Until recently, a friend of mine’s 4-year-old son pronounced Barack Obama’s name as “Gobama”. My own four-year-old son calls him “Rock Obama” or “Rocco Bama” – and I prefer the latter, because I picture the Senator with beefy arms, serving pizza: “Y’want pepper with that?”
But a Facebook ad just asked me “Are You Rack’n Obama?”
No. No, I’m not. And screw you.
Look, I get it. He’s got an easy name to play with phonetically, and it’s a lot of fun, I suppose, when you’re all wrapped up in The Movement and The Hope and The Change, to go a little Joycean with the homonyms.
And I won’t bore people with unnecessary warnings to stay away from potentially racist permutations, because if someone needs to be told, they’re probably not going to get it anyway. His name is only “funny sounding” because our culture has had a WASPISH aversion to anything that ends in a vowel (with Kennedy adding a different meaning to the “and sometimes y” rule.)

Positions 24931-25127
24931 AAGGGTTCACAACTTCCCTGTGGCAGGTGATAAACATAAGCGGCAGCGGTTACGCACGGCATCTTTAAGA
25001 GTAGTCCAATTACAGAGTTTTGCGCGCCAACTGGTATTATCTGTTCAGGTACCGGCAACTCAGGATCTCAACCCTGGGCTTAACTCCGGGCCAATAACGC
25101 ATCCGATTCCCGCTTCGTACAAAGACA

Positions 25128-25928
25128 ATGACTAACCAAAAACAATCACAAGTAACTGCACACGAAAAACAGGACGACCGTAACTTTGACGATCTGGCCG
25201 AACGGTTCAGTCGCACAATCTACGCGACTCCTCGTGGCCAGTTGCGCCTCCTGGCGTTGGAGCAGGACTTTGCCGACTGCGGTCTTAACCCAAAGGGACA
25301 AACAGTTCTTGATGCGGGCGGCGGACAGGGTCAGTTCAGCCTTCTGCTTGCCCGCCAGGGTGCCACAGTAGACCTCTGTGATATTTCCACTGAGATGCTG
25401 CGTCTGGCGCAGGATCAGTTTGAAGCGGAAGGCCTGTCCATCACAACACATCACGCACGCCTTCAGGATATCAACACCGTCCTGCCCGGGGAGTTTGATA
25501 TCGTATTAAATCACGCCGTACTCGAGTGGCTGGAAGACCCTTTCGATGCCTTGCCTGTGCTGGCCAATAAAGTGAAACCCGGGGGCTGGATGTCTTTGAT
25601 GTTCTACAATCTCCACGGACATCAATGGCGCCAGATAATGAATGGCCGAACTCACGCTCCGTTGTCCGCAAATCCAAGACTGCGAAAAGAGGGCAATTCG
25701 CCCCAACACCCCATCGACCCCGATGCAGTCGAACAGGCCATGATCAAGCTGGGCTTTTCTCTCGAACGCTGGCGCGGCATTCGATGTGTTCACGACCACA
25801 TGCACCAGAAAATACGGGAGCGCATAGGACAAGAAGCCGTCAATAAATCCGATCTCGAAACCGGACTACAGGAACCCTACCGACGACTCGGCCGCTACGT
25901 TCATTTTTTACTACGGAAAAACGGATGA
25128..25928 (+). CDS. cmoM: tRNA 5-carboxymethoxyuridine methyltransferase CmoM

It’s just that these phonetic games get pretty tedious pretty quickly. And for whatever reason, adults are really bad at it. They turn it into a recruiting slogan, at best, and at worst a means of further polluting the discourse with blather.
I prefer the unintended puns of four-year-olds. Or the more deliberately playful variations my ten-year-old daughter and her friend came up with recently while having dinner: “Broccoli Obama” and “Celery Clinton.” It’s silly, and fun to say to yourself. And they aren’t selling me anything.